In real life, Kahlan would have met Richard, and in the first five minutes of conversation, she would have introduced herself as a Confessor and claimed to be brought up to whoever be in charge to warn him of what’s going on. Richard would have been confused, she would have explained what a Confessor is, and that would have been it!
    Of course, the story would have been so much different, but at least it wouldn’t resemble a saturday morning cartoon. I keep hearing the zipping sounds from cartoons like He-Man and Dungeons and Dragons whenever Zedd does magic… that’s not a good sign.

    The hair thing… goodness! Why does Goodkind keep tossing new stuff into the book? Hasn’t he made his main characters “speshul” enough? They have to be even more miserable and suffer even more?
    Hadn’t Kahlan said Confessors didn’t cut their hair because of pride? Now it is because it hurts and makes them unconscious because… magic? I just hope Goodkind in all his wisdom doesn’t consider his writting skills as some ultimate truth because, in all honesty, he’s easily one of the worst writers I’ve ever seen. I’m choosing Rothfuss any day.

    1. Signatus

      Oh, yeah, Kahlan blaming herself about everything is creepy as shit. This woman started as a rather strong, self sufficient person, and has been pushed to the brim of depression. The fact that Richard is uncapable of seeing how he’s annulling her is even creepier.
      Also, why the fuck is he explaining everything while Kahlan just nods? It should be HER, being a freaking midlander and actually Richard’s guide, who does the explaining about how her hair might have frightenned her and how Rachel’s hair is a status symbol and so on. Goodkind, women are capable of being more than a pair of boobs, you know?

  3. Austin H. Williams

    If Goodkind had rephrased the first rule somehow, like to make it less condescending, to make is so that wizard’s understood that a lot of “magic” includes misdirection and perceiving the true nature of things, maybe that would work.

    Maybe if the first rule was something like, “Ninety per cent of most magic merely consists of knowing one extra fact.“, then this book would have some of the gravitas and verisimilitude that it needs for someone like me to take it seriously.

    But as it is, this entire thing is just a laughable farce; a work of base comedy, at best.

  4. braak

    “Even if you did fool some, it would change nothing. You are who you are: the Mother Confessor. We all can be no more, or less, than who we are.”

    See, this is the kind of rule that Objectivists love in books, because their books are contrived fantasias meant to validate their thinking. In their books, they can imagine both that everything IS the thing that it IS, AND also that Clear-Eyed Steely-Jawed Thinkers can immediately recognize things for what they are.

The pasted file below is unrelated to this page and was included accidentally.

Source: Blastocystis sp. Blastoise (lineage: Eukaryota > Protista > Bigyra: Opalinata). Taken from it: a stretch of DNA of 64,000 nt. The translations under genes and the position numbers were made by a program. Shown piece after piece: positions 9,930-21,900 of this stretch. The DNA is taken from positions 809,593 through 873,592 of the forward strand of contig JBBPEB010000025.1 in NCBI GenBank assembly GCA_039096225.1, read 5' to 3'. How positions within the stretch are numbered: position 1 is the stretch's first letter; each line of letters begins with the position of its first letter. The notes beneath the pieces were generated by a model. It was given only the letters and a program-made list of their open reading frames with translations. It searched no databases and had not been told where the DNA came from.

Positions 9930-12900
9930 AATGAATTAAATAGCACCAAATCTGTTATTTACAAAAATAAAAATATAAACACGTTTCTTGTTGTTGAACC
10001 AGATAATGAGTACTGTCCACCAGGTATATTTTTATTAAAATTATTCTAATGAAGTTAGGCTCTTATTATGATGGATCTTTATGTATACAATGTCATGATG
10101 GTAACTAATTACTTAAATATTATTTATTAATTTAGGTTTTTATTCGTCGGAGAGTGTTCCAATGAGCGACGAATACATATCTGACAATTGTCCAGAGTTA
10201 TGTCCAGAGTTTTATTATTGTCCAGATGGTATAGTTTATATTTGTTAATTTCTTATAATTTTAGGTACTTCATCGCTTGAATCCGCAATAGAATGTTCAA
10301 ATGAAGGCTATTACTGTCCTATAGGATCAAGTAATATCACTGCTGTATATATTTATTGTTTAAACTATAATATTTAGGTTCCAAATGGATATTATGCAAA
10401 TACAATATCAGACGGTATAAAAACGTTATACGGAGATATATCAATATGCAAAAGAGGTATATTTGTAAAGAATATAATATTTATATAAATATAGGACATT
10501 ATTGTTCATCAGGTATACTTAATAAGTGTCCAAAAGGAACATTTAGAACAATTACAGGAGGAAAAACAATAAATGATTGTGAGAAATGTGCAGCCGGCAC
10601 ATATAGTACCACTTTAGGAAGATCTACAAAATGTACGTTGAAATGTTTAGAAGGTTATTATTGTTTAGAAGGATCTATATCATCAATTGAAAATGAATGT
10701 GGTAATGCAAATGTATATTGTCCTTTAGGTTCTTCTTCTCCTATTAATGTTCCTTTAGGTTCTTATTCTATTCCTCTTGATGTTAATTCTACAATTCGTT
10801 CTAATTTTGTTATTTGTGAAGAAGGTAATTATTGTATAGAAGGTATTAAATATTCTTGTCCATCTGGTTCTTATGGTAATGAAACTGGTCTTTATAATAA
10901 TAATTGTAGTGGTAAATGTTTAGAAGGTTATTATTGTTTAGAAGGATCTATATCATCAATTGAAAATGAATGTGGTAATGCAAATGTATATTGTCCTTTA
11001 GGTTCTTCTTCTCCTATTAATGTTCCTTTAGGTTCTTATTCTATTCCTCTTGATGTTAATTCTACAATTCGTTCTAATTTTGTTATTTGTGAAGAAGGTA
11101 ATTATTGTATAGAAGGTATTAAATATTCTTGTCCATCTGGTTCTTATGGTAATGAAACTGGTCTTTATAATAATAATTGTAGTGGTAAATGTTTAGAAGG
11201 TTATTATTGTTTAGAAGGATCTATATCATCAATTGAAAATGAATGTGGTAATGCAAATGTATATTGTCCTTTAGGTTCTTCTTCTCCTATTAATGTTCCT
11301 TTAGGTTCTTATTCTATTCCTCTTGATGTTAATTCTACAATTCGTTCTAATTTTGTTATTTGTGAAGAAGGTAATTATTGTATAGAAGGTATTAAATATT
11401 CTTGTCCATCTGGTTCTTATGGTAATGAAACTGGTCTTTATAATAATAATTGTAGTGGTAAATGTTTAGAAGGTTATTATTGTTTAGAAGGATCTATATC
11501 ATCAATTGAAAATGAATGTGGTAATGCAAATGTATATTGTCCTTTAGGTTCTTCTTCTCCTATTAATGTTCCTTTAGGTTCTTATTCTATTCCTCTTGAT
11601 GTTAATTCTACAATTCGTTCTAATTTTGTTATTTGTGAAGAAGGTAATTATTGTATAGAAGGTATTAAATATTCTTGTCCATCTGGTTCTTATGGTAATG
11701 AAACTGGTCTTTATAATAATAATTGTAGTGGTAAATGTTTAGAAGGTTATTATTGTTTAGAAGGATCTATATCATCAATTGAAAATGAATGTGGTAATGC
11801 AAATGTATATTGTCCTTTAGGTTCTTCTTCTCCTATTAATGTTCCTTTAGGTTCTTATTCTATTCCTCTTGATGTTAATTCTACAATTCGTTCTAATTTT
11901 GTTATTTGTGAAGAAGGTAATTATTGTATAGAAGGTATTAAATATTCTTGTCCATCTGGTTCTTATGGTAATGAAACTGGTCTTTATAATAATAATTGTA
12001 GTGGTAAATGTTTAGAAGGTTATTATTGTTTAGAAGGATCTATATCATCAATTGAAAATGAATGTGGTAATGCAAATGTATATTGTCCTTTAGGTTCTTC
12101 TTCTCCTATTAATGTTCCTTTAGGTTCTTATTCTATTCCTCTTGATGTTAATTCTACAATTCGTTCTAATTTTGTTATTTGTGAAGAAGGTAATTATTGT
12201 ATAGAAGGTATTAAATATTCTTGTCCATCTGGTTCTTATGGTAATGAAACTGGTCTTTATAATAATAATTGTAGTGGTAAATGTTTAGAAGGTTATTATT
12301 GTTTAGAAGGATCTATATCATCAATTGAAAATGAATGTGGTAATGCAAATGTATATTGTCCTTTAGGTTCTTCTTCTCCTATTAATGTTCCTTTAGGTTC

This makes them invincible, impossible to be fooled, always able to make the correct moral choice…in books. In reality, of course, it makes them comically easy to fool, which I suppose is what you get when your philosophy is a literal fallacy.

  5. Fibinachi

    Ah, to be honest, there’s a bit more to it than just that. It’s something to do with, as far as I recall with my faulty memory from eight years ago:

    “People will believe a thing because they want it to be true or because the opposite is too hard to bear”.

    Which is, as far as rules go, at least somewhat reasonable in that it’s not an insult to everyone in the world. “I believe in something because I want it to be true” is, yeah, kind of a general statement that means little, but at least it implies that people get their beliefs and thoughts and happiness from the mental worlds they create and the way they organize their often tumultous experience. It might even be a kind of a warning that often others will believe things because they have a great desire to do so, or because it’s the best possible thought for them at the moment. Thread carefully, wizard, ‘least you disturb their hopes and dreams.

    Of course, becaue this is Objectivism, what you get is: “… And because people sometimes believe in things that make them happy, they are stupid and deluded and lack moral clarity”.

  6. Pingback: Let’s Read Wizard’s First Rule ch. 35 | Doing In The Wizard